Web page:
I still have no idea where Småland is without looking at a map, and even when I do, it’s not immediately obvious what I’m looking at. I’m told it’s an historical province located in the Southwest of modern-day Sweden. I’m also told that provinces have no administrative functions but serve as cultural heuristics for fellow countryfolk. Outside Småland, Swedes have certain opinions of Smålandians. Folks who live in Jönköping and beyond, or whose heritage emanates from the adjectives that describe its place, Småland is something else. It really makes one think about what’s important when it comes to identity and place. I’m curious if assumptions from 50, 100, 200 years ago still hold. Which brings us to place, identity and otherhood in 1971’s The Emigrants: American critics saw enough in this movie to nominate it for Best Picture even though I’m sure most of them couldn’t pick out Småland on a map, let alone Chisago County, where our characters wound up after a very long journey. (To them and, at over 3 hours, to us.)
It’s curious because, to this point, the Academy hadn’t paid very much attention to non-English speaking film, outside Best Foreign Language film. In 41 years up to the 1971 awards, The Emigrants was only the 3rd non-English film to grab a nomination: Z in 1969 and La Grand Illusion in 1937, and still one of only 13 ever. The trajectory of The Emigrants and its language-successor, Cries & Whispers feels very “anointing the other,” in a quest to promote diversity. This pattern was self-indulgent and short-lived: the next foreign-language film to earn a Best Picture nomination was 1995’s Il Postino and 2019’s Parasite was the first foreign-language winner. What do these examples prove? Very little, except that if we look even a little bit outside American cinema, there’s dozens of other countries’ film industries to dig into, which all have incredible origin stories. The theory of American film exceptionalism is more a story of quantity over quality.
The Emigrants traces a story of survival against many odds, and in a way, this story follows the romanticized notion of white, American westward expansion–Manifest Destiny–by stacking the odds against white, Swedish immigrants who didn’t speak the language or have a real sense of the cost of the journey, either mentally, socially, or fatally. It’s meant to demonstrate a pivotal part of Swedish diaspora. The Emigrants brought into focus the very real issue of access to land and opportunity. The geography in Småland couldn’t provide the necessary resources for Karl-Oskar and Kristina Nilsson’s family to survive–forget flourish. So this family and a ragtag of follow-ons made the typical and dangerous journey to the Far West. The entrepreneurial spirit is, here, less borne from a desire to maximize opportunities that we currently associate with emigration. For the Nilssons, the choice was binary: stay and die or leave and…also likely die. The long odds gave The Emigrants its true conflict (man vs. nature). There was no guarantee or even, really, hope that this crew from the tiny town in Sweden would find any success at all in Minnesota. In another iteration, probably more representative of the truth, the Nilssons and their friends likely all die in transit.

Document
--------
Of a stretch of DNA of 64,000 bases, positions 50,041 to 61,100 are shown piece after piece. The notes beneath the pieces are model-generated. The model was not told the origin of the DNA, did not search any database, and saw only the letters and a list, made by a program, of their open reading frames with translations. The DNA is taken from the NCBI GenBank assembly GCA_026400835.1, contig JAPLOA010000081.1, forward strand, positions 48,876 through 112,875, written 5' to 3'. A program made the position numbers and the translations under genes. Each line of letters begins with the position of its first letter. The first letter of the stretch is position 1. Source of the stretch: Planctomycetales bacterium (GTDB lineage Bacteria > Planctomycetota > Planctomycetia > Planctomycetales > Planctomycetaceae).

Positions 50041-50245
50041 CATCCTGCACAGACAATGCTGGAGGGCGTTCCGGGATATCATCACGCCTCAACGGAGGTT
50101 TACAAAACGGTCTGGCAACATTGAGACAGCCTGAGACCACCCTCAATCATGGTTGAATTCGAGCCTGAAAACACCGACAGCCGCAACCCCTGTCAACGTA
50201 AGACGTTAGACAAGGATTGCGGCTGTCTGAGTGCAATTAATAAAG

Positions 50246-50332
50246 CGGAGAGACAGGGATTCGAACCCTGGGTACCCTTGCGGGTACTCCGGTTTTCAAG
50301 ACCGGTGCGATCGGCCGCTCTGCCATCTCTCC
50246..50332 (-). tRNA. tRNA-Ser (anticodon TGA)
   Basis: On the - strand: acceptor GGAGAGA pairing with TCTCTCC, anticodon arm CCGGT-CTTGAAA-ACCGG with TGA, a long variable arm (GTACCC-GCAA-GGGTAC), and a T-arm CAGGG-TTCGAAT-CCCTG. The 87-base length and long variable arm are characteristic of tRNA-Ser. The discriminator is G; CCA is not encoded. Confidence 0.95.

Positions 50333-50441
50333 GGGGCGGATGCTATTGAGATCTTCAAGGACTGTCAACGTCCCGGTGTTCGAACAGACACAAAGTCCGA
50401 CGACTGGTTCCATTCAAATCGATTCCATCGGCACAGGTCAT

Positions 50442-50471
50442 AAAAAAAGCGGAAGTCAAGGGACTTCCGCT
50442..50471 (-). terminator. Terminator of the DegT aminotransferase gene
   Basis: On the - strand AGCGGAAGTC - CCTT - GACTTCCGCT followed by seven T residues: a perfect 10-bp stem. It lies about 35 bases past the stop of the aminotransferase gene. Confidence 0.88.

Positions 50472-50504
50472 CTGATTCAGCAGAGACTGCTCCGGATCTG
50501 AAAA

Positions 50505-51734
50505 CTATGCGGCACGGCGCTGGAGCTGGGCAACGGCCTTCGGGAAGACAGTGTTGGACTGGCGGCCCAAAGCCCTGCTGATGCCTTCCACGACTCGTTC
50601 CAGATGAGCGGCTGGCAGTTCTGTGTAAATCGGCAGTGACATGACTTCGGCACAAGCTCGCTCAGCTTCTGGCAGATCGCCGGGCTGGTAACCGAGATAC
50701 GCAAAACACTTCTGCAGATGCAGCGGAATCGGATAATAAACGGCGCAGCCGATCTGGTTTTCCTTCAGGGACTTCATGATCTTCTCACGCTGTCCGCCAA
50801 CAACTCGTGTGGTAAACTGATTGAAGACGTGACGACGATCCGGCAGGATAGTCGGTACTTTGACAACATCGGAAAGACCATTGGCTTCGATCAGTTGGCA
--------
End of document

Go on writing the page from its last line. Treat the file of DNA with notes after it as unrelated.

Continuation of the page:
But The Emigrants is a story about geography, and luck. Any number of factors of place would have set the trajectory in motion any number of ways. This particular story, set in 1844, follows the family from Ljuder parish, a real place now known as Lessebo, which today has a population just over 3000, to the Chisago Lakes area, which today has a population of about 12000 people. This is small-stakes stuff to a wide audience, but it’s irresistibly human to an individual, who might see shades of themselves in any one of these characters. We realize that geography is more than a tract of land, that it can represent more: hope and an unknown future that hasn’t yet completely collapsed. It’s a worthwhile muse on this experience for an audience that, still today, wouldn’t be able to pick Småland out of an IKEA.
Recently, 2020’s Minari filled the spiritual void of the American Dream narrative that’s lost a lot of luster in the past (at least) two decades. As the Internet has opened the world, it’s also opened up lots of hypocrisy behind who’s allowed to succeed in the United States under the rigged auspices of “meritocracy.” It was almost certainly easier in 1844, when the Nilssons would have landed in Minnesota, but still, who’s to say these fortune-seekers didn’t displace another group that had already claimed stewardship of the land. The thing about land is that it’s scarce and ownership is a construct of modern capitalism. Geographers will tell us that their discipline is about more than lines on a map, and we should believe them.
Unfortunately, there was zero chance that The Emigrants defeats The Godfather in 1972, and the weight of this win–perhaps the greatest of all time–overshadows the other nominees, but particularly the Swedish feature, whose inaccessibility is also overmatched by the continued popularity of Deliverance and of Cabaret, and perhaps will languish in the annals of history with another underappreciated film, Sounder.